PORTLAND, Ore. (KOIN) — With the 50th anniversary of a deadly tornado in Vancouver, KOIN 6 News looked into how tornado technology has evolved in the last half century.

The Vancouver tornado of 1972 killed six people and injured hundreds. In the 1970s, people had access to second-generation radar technology, according to KOIN 6 News meteorologist Joseph Dames.

This meant that meteorologists could only read what was happening horizontally.

However, a shift to third generation radar technology in the 1990s allowed for dual polarization, which gauges horizontal and vertical transmissions. Dames explained that this allows people to get a better idea of precipitation in case of a severe weather storm.

Confused about radar?

“It is essentially emitting microwave radiation that can bounce off precipitation,” said Dames. “This is measuring the intensity and position of rain and snow.”

He added that modern radars can tell the speed of the precipitation toward and away from the radar, also known as velocity. That also gives us an idea of the air motion because it’s moving the droplets.

“Over the last 50 years, our technology has increased significantly,” said Dames.  “We could literally tap into radar on our phone, which is impressive.”

This doesn’t mean technology doesn’t have limitations.

Oregon’s typography of mountains and hills interferes with the radar technology, said Dames. It’s also difficult to predict tornadoes in the Northwest because they are so short lived.

Tornadoes, he said, are sometimes not even noticed on the radar scan because it’s only on the ground for maybe 30 seconds.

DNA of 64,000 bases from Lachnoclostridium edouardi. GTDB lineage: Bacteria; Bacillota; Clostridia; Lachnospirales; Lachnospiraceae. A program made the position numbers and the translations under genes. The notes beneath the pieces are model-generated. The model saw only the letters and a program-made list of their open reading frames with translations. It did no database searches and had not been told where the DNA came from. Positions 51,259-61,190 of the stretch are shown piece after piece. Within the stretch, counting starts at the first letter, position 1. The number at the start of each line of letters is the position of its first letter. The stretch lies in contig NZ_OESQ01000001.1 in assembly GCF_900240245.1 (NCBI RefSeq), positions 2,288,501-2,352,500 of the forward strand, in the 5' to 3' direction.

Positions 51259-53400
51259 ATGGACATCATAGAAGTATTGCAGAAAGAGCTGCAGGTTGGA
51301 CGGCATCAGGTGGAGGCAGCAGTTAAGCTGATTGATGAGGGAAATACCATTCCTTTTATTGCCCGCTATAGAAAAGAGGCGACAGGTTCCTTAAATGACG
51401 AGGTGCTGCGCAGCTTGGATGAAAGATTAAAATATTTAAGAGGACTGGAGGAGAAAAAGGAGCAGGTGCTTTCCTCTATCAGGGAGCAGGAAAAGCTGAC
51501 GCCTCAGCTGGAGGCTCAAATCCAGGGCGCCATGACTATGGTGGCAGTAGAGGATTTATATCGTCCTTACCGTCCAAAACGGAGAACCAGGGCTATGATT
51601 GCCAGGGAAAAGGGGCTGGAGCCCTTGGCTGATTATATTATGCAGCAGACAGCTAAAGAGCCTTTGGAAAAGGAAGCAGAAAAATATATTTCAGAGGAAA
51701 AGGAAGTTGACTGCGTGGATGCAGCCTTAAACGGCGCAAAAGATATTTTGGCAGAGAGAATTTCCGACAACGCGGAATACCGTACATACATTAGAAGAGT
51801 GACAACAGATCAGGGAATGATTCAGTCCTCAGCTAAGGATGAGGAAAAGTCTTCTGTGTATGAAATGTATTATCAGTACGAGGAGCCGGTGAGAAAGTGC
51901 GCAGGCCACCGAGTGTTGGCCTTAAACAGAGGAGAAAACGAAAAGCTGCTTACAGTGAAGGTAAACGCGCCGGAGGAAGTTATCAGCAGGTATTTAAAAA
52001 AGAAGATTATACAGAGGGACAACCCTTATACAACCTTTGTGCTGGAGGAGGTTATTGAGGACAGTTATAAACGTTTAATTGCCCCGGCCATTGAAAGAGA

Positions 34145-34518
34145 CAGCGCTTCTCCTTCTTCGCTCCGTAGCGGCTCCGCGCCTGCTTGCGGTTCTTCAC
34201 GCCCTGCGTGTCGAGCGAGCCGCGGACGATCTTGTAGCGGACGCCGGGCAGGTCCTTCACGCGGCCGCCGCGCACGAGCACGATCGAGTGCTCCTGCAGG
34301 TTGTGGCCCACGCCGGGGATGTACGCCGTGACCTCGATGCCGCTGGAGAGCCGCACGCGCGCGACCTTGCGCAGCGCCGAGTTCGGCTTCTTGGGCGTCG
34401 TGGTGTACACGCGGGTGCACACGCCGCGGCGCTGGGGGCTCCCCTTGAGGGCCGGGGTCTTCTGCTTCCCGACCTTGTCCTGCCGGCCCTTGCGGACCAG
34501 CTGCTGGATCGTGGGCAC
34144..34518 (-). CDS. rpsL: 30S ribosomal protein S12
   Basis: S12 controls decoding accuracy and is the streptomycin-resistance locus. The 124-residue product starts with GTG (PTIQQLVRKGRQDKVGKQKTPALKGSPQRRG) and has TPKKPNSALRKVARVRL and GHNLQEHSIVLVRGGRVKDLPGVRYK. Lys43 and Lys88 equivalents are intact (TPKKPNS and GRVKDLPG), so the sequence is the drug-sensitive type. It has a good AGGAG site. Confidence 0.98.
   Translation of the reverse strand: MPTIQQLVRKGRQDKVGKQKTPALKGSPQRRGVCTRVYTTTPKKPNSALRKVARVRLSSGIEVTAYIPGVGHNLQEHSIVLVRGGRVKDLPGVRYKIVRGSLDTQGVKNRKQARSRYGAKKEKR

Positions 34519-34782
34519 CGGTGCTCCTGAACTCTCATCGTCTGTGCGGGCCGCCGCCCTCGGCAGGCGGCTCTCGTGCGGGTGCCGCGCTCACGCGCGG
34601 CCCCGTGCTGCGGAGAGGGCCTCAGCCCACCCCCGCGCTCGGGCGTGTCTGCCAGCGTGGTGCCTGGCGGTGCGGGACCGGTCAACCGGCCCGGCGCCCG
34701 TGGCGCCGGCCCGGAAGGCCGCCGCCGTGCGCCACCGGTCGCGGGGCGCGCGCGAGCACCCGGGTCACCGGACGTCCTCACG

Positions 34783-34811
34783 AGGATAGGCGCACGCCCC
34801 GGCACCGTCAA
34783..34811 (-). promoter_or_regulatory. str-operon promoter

In the Midwest and the Great Plains, meteorologists can track a system and follow it on the radar, but meteorologists in the Pacific Northwest have to pay attention to what’s happening over the ocean.

“We don’t even have a (radar) along the Oregon coast,” said Dames. “Sometimes it just kind of arrives abruptly.”

In a perfect world, Dames said there would be a radar along the Oregon coast along with more research and have an increase in high resolution weather models to be able to give people more warning.

Should you be worried about a tornado in the Pacific Northwest?

“I think it should be on everyone’s radar,” said Dames, with no pun intended. “You should be ready for severe weather, and you should be ready for a tornado.”

However, he added, “I don’t think people should be afraid of tornadoes here because technology has increased, (and) we have a better understanding than we did 50 years ago.”

For those trying to find ways to be prepared in case of a tornado, KOIN 6 News spoke with the Red Cross on what you can do ahead of time.